to his return to Paris, after his journey to the Rhine. On arriving at
St. Cloud he lost no time in ordering the preparations for his
coronation. Everything aided the fulfilment of his wishes. On 28th
November the Pope arrived at Paris, and two days after, viz. on the 1st
of December, the Senate presented to the Emperor the votes of the people
for the establishment of hereditary succession in his family: for as it
was pretended that the assumption of the title of Emperor was no way
prejudicial to the Republic, the question of hereditary succession only
had been proposed for public sanction. Sixty thousand registers had been
opened in different parts of France,--at the offices of the ministers,
the prefects, the mayors of the communes, notaries, solicitors, etc.
France at that time contained 108 departments, and there were 3,574,898
voters. Of these only 2569 voted against hereditary succession.
Bonaparte ordered a list of the persons who had voted against the
question to be sent to him, and he often consulted it. They proved to be
not Royalist, but for the most part staunch Republicans. To my knowledge
many Royalists abstained from voting at all, not wishing to commit
themselves uselessly, and still less to give their suffrages to the
author of the Duo d'Enghien's death. For my part, I gave my vote in
favour of hereditary succession in Bonaparte's family; my situation, as
may well be imagined, did not allow me to do otherwise.

Since the month of October the Legislative Body had been convoked to
attend the Emperor's coronation. Many deputies arrived, and with them a
swarm of those presidents of cantons who occupied a conspicuous place in
the annals of ridicule at the close of the year 1804. They became the
objects of all sorts of witticisms and jests. The obligation of wearing
swords made their appearance very grotesque. As many droll, stories were
told of them as were ten years afterwards related of those who were
styled the voltigeurs of Louis XIV. One of these anecdotes was so
exceedingly ludicrous that, though it was probably a mere invention, yet
I cannot refrain from relating it. A certain number of these presidents
were one day selected to be presented to the Pope; and as most of them
were very poor they found it necessary to combine economy with the
etiquette necessary to be observed under the new order of things. To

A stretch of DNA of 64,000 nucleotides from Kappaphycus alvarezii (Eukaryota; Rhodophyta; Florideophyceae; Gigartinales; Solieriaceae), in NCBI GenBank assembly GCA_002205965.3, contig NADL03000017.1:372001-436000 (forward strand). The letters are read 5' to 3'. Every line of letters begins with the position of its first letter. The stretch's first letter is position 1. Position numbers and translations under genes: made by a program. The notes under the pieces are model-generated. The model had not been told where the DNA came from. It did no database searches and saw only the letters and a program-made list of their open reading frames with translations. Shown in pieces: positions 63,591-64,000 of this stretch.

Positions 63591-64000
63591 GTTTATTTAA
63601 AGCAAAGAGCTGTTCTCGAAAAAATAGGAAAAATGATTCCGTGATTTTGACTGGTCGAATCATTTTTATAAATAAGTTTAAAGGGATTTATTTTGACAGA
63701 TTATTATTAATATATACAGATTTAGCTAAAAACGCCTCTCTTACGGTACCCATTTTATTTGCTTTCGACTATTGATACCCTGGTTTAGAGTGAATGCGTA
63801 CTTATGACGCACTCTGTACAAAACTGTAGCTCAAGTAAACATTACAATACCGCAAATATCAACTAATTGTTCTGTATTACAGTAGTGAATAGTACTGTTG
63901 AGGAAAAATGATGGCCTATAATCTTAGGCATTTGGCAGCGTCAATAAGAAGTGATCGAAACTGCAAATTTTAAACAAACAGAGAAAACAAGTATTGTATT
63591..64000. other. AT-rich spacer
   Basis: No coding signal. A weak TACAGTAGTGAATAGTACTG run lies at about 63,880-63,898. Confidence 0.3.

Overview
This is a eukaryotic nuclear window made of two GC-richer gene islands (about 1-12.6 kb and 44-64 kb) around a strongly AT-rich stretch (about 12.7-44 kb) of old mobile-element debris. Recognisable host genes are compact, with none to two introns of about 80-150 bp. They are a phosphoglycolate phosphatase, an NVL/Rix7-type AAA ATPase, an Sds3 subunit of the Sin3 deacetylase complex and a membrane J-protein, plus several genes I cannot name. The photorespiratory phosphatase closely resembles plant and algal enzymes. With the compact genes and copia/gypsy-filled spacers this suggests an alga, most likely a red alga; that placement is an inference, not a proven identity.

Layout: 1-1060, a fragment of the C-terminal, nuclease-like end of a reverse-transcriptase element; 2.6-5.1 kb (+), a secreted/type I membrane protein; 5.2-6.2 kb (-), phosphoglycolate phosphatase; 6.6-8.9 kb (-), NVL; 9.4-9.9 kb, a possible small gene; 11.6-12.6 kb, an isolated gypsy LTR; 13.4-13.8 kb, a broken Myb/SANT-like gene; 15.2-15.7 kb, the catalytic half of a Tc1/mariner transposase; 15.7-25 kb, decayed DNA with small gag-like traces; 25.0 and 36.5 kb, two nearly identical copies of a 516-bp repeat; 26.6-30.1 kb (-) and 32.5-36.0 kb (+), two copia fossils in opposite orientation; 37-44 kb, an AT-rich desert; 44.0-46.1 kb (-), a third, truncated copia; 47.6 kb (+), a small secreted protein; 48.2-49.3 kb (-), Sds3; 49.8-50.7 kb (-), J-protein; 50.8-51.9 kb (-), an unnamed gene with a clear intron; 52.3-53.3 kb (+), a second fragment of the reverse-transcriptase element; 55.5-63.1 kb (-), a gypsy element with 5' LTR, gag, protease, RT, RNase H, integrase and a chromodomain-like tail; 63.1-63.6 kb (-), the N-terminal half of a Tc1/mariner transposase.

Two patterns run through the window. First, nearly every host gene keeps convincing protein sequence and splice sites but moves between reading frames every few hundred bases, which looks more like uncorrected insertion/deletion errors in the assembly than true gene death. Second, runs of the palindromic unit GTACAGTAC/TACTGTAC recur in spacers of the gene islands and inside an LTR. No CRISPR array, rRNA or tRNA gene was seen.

save the expense of hiring carriages they therefore proceeded to the
Pavilion de Flore on foot, taking the precaution of putting on gaiters to
preserve their white silk stockings from the mud which covered the
streets, for it was then the month of December. On arriving at the
Tuileries one of the party put his gaiters into his pocket. It happened
that the Pope delivered such an affecting address that all present were
moved to tears, and the unfortunate president who had disposed of his
gaiters in the way just mentioned drew them out instead of his
handkerchief and smeared his face over with mud. The Pope is said to
have been much amused at this mistake. If this anecdote should be
thought too puerile to be repeated here, I may observe that it afforded
no small merriment to Bonaparte, who made Michot the actor relate it to
the Empress at Paris one evening after a Court performance.

Napoleon had now attained the avowed object of his ambition; but his
ambition receded before him like a boundless horizon. On the 1st of
December; the day on which the Senate presented to the Emperor the result
of the votes for hereditary succession, Francois de Neufchateau delivered
an address to him, in which there was no want of adulatory expressions.
As President of the Senate he had had some practice in that style of
speechmaking; and he only substituted the eulogy of the Monarchical
Government for that of the Republican Government 'a sempre bene', as the
Italians say.

If I wished to make comparisons I could here indulge in some curious
ones. Is it not extraordinary that Fontainebleau should have witnessed,
at the interval of nearly ten years, Napoleon's first interview with the
Pope, and his last farewell to his army, and that the Senate, who had